Pyrocarbon proximal interphalangeal joint arthroplasty: Minimum five-year follow-up

David R. Dickson*, David Nuttall, Adam C. Watts, Sumedh C. Talwalkar, Mike Hayton, Ian A. Trail

*Corresponding author for this work

Research output: Contribution to journalArticle (journal)peer-review

47 Citations (Scopus)

Abstract

Purpose To report the outcomes, complications, and survivorship of pyrocarbon proximal interphalangeal joint arthroplasty at a minimum of 5-year follow-up. Methods A review of 97 implants in 72 consecutive patients from our joint arthroplasty database was undertaken. Patient demographics, complications, further surgery, and implant revision were recorded. Objective outcome was assessed by grip strength, range of motion, and radiological assessment of alignment, loosening, and subsidence. Subjective outcome was assessed by Patient Evaluation Measure; Quick Disabilities of the Arm, Shoulder, and Hand score; and visual analog scores (0, best; 10, worst) for appearance, satisfaction, and pain. Results Diagnosis was osteoarthritis in 60 joints, rheumatoid arthritis in 12 joints, psoriatic arthritis in 11 joints, and trauma in 14 joints. The average follow-up was 118 months (range, 60-164 months). The mean arc of motion was 35° (range, 0° to 90°). There was no difference in grip strength between operated and nonoperated side. Of the 97 implants, 36 required additional surgery, of which 14 were revised and 22 required reconstruction around a retained implant. The average Patient Evaluation Measure and Quick Disabilities of the Arm, Shoulder and Hand scores were 33 (range, 10-69) and 35 (range, 0-93), respectively. Mean visual analog scores for pain, satisfaction, and appearance were 2 (range, 0-8), 7 (0-10), and 8 (0-10), respectively. All implants had a lucent line with nearly all classified as either Herren grade 2 or 3. Progressive loosening was seen in 48% of implants. Implant survival as assessed by Kaplan-Meier was 85% at both 5 and 10 years. Conclusions Good pain relief and maintenance of preoperative arc of motion was achieved with no major deterioration over time. Most implant revisions were performed within 24 months of the index procedure. Currently progressive loosening was not translated into revision surgery. Implant revision rate was higher than with other prostheses.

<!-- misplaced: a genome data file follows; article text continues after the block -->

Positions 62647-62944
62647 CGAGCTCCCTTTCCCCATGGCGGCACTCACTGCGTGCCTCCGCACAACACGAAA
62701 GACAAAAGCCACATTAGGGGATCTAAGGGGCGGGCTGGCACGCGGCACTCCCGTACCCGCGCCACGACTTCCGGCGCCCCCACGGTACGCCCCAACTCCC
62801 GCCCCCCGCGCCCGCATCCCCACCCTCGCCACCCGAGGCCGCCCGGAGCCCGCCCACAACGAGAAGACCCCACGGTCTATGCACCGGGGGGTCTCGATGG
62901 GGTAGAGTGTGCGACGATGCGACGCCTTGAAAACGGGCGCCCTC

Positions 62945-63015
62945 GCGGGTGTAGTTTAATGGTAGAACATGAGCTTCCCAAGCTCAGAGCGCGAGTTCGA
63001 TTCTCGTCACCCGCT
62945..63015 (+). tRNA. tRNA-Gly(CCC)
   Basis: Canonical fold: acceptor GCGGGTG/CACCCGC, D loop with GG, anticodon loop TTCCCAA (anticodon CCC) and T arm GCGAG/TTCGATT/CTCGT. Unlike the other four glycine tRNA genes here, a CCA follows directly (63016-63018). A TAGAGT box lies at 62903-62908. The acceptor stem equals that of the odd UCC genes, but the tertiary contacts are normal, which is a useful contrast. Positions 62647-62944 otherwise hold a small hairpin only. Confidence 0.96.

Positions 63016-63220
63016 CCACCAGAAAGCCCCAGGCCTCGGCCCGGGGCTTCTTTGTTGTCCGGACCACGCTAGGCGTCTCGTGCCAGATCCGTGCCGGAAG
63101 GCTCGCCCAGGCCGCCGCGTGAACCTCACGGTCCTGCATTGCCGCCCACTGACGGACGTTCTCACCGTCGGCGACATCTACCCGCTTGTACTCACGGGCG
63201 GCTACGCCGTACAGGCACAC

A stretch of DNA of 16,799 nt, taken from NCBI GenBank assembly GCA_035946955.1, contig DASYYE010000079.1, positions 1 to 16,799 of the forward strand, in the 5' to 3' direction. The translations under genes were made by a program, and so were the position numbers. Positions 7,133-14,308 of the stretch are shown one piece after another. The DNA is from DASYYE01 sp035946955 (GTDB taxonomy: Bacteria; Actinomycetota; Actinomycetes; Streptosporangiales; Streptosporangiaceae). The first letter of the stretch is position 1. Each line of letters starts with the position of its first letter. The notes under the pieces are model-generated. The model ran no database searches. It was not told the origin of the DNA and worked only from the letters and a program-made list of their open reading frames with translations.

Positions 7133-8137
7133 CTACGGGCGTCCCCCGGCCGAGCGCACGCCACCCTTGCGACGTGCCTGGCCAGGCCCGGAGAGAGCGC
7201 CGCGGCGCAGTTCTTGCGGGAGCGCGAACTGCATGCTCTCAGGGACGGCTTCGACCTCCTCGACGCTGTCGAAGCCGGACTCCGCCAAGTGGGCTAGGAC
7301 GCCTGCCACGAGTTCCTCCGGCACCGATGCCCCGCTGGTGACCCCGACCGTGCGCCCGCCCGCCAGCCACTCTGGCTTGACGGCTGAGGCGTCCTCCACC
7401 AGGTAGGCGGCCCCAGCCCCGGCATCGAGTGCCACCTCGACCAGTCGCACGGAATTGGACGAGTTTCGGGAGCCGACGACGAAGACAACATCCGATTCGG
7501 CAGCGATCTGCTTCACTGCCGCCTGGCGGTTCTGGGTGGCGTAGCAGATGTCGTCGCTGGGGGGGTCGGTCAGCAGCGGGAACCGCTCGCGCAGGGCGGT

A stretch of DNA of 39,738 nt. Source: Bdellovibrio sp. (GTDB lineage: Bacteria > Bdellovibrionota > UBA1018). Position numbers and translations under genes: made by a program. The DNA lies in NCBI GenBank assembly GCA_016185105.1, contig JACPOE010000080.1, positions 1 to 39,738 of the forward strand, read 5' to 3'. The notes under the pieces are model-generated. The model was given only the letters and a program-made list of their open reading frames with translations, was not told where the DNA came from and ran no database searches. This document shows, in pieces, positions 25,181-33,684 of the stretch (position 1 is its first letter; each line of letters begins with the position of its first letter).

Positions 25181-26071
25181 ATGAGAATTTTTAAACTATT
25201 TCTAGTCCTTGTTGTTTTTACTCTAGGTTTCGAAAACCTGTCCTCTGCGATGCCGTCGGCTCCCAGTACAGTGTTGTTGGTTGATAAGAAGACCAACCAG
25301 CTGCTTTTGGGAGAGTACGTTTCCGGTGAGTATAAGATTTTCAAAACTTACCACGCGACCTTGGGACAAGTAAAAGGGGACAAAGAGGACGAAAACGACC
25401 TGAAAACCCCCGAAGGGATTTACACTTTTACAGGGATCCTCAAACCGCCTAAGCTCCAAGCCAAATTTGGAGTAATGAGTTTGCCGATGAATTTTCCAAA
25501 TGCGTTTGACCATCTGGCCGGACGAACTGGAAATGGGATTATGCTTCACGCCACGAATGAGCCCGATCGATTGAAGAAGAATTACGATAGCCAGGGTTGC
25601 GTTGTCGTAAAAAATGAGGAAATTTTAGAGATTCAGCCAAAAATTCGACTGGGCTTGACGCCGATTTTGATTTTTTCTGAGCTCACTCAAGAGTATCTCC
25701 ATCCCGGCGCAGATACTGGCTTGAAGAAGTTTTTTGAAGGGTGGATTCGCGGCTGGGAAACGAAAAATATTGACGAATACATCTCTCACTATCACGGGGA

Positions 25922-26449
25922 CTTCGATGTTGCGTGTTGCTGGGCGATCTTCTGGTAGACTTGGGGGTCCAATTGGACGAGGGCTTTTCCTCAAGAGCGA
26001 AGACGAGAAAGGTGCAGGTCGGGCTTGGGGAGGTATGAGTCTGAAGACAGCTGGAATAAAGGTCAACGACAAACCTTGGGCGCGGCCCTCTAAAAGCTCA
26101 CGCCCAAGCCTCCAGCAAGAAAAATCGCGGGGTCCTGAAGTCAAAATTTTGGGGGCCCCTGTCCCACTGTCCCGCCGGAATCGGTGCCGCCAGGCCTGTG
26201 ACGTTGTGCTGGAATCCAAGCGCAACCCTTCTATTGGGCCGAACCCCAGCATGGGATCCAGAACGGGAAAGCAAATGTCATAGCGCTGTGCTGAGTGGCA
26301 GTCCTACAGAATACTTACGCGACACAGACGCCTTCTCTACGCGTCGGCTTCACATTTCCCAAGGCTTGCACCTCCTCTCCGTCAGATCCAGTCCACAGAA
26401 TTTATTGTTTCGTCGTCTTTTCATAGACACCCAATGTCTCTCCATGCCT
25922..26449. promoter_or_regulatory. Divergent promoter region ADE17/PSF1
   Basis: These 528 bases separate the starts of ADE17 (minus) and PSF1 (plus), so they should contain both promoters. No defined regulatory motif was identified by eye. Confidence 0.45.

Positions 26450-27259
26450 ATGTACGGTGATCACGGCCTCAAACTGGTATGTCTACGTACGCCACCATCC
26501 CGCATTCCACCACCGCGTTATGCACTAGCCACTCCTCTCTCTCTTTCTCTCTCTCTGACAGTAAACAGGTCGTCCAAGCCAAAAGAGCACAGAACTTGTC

Original languageEnglish
Article numbere4
Pages (from-to)2142-2148
Number of pages7
JournalJournal of Hand Surgery
Volume40
Issue number11
DOIs
Publication statusPublished - 30 Nov 2015

Keywords

  • Arthroplasty
  • outcome
  • proximal interphalangeal joint
  • pyrocarbon
  • pyrolytic carbon
  • Follow-Up Studies
  • Humans
  • Middle Aged
  • Pain Management
  • Male
  • Prosthesis Design
  • Arthroplasty, Replacement, Finger/methods
  • Range of Motion, Articular
  • Aged, 80 and over
  • Adult
  • Female
  • Retrospective Studies
  • Hand Strength
  • Disability Evaluation
  • Reoperation
  • Risk Factors
  • Postoperative Complications/diagnostic imaging
  • Treatment Outcome
  • Carbon
  • Radiography
  • Aged
  • Pain Measurement

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